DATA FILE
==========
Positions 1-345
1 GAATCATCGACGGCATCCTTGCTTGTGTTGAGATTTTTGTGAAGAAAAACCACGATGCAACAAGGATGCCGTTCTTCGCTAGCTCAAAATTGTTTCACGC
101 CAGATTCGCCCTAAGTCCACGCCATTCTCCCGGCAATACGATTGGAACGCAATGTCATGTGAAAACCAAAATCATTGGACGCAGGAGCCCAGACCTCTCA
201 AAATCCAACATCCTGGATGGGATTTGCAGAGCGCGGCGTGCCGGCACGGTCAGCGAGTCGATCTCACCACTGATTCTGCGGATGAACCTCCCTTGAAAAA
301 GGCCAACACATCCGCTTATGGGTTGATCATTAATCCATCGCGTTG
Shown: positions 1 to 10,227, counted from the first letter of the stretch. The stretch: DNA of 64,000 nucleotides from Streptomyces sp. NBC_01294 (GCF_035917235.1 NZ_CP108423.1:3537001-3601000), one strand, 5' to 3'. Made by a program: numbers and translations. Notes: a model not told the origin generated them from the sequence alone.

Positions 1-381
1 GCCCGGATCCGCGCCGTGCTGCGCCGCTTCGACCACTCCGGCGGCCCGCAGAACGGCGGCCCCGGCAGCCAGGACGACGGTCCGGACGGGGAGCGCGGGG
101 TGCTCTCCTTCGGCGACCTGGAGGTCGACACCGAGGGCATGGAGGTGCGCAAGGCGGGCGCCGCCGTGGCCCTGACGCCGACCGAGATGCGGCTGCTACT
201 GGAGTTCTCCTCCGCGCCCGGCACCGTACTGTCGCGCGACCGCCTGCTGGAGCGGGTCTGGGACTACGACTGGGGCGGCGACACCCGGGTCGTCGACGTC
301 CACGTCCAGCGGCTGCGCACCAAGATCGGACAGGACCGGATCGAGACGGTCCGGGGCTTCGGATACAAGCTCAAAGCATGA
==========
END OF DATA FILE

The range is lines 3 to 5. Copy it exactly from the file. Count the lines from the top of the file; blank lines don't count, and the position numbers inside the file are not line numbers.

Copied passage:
101 CAGATTCGCCCTAAGTCCACGCCATTCTCCCGGCAATACGATTGGAACGCAATGTCATGTGAAAACCAAAATCATTGGACGCAGGAGCCCAGACCTCTCA
201 AAATCCAACATCCTGGATGGGATTTGCAGAGCGCGGCGTGCCGGCACGGTCAGCGAGTCGATCTCACCACTGATTCTGCGGATGAACCTCCCTTGAAAAA
301 GGCCAACACATCCGCTTATGGGTTGATCATTAATCCATCGCGTTG